NY Times to Readers: Drop Dead
The New York Times has opened a few of its stories–tentatively, selectively–to comments from the public. Between the public and these stories the Gray Lady has installed four part-time staffers whose job it is to uphold the quality of public discourse.
Quoted in Editor & Publisher, Martin Nisenholtz, senior vice president for digital operations of The New York Times Company, said: “A pure free-for-all doesn’t, in my opinion, equal good. It can equal bad.”
In the same E&P story, Kate Phillips, editor of the Times’ Caucus blog: “I almost wish we could go back to the days when we never heard their [readers’] voices.”
NYT public editor Clark Hoyt told Editor & Publisher that the paper finds itself “struggling with a vexing problem. . . How does the august Times, which has long stood for dignified authority, come to terms with the fractious, democratic culture of the Internet, where readers expect to participate but sometimes do so in coarse, bullying and misinformed ways?”
To which I say, to adopt the sort of uncivil language Sulzberger & Co. would never permit on their site: Bite me, you LOSERS!!!!!
To recede back into reasoned discourse: the Times’ employees’ diction and thinking betray an institutional viewpoint that suits it very poorly, in the first instance, for the Internet: Get this: The new medium has obligated the Times to comes to term with a democratic culture! Far worse, it’s a . . . .fractious one! Oh, how vexatious! After all, the Times is “august,” and it stands for “dignified authority”!
Frankly, the Times also betrays an institutional self-infatuation that suits the paper very poorly for. . .well, just about anyone with self-respect.
Nisenholtz, Phillips, and Hoyt ooze supercilious condescension. Readers–unlike the staff members of the New York Times, except maybe Judith Miller, Jayson Blair, and. . .[you get the idea]–can be misinformed!
Readers can be coarse!
And the culture can be–absolutely unlike the Times, which has never used its power to beat up on a weaker opponent that can’t protect itself–full of bullies!
I have previously praised the Times for its sophisticated use of web technology: Its Debate Analyzer tool is a breakthrough product. Its My Times feature demonstrates advanced understanding of the need to provide user control of content in the digital age.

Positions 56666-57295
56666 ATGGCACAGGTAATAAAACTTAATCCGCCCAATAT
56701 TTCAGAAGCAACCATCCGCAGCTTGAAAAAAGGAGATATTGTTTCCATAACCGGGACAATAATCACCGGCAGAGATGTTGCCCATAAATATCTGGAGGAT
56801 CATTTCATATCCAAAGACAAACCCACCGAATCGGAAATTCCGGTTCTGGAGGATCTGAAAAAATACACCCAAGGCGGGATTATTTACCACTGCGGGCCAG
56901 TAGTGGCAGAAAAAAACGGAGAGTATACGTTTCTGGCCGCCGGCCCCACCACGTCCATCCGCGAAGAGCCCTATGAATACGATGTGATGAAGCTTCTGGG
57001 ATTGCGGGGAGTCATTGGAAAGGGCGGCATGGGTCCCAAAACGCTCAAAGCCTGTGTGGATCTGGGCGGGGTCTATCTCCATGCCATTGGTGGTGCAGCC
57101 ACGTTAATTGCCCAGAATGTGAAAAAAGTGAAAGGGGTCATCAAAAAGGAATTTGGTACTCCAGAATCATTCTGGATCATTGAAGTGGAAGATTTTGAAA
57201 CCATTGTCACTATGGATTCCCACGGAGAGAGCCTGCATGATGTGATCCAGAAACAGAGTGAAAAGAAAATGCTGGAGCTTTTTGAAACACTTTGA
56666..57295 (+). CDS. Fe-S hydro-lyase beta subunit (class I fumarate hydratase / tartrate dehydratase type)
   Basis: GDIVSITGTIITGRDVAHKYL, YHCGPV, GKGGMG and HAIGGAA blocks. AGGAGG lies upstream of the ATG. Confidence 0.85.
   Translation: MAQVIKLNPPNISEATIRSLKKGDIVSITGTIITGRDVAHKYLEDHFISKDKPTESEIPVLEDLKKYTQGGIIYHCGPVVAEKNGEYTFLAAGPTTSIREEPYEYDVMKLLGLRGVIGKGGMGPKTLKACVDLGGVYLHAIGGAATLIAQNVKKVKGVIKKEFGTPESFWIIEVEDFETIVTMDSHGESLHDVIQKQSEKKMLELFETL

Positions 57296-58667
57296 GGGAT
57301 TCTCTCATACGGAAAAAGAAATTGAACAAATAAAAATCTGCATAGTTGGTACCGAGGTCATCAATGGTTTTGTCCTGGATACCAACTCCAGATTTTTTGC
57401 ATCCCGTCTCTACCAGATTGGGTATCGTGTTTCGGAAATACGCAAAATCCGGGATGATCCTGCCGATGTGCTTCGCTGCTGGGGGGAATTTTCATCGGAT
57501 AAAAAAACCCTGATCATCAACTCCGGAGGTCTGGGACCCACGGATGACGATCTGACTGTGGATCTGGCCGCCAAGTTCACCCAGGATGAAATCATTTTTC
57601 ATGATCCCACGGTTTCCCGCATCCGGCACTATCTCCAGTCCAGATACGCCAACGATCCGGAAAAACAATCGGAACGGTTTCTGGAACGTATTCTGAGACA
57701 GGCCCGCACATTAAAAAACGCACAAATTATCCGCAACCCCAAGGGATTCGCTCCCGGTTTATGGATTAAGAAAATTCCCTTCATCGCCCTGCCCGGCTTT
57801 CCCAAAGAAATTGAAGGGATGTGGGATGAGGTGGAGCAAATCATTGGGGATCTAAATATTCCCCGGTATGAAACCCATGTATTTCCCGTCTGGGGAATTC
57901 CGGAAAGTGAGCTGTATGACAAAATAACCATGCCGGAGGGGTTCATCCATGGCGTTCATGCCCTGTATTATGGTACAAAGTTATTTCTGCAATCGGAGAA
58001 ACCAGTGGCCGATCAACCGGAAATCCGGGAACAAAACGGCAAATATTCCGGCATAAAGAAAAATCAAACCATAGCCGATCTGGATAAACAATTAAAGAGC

But its policy regarding reader comments reveals a very important way its current management is poorly prepared for the rising era of communication.
At a time when the newspaper is shedding veteran reporters, and in need of developing highly skilled multimedia journalists, devoting 2 slots to sweeping back the sea with a broom is a bad decision. It’s sort of sweet, or silly, or just plain batty. It’s the stockholders’ money, and if they’d rather spend it shielding reader comments from view rather than funding journalism, that’s their business.
But the paper’s motivation for vetting the comments, as summarized by Hoyt–to uphold the appearance of dignity or augustitude or whatever–betrays a withering contempt for readers.
It shows a lack of confidence in the very people the Times’ advertising group is always bragging about: the national intelligencia, the “thought leaders,” the discriminating cosmopolitans and patrons of the high arts.
It is a rather transparent form of censorship–the Fourth Estate squelching the voices of the undignified masses in the name of political and economic self-interest–and vanity.
It is a window into an institutional culture that is made ill, deep down, by the unpleasantness of contemporary public life.
It is, in the end, not an expression of dignity. It’s an expression of cowardice.journalism, media, NY Times, Web 2.0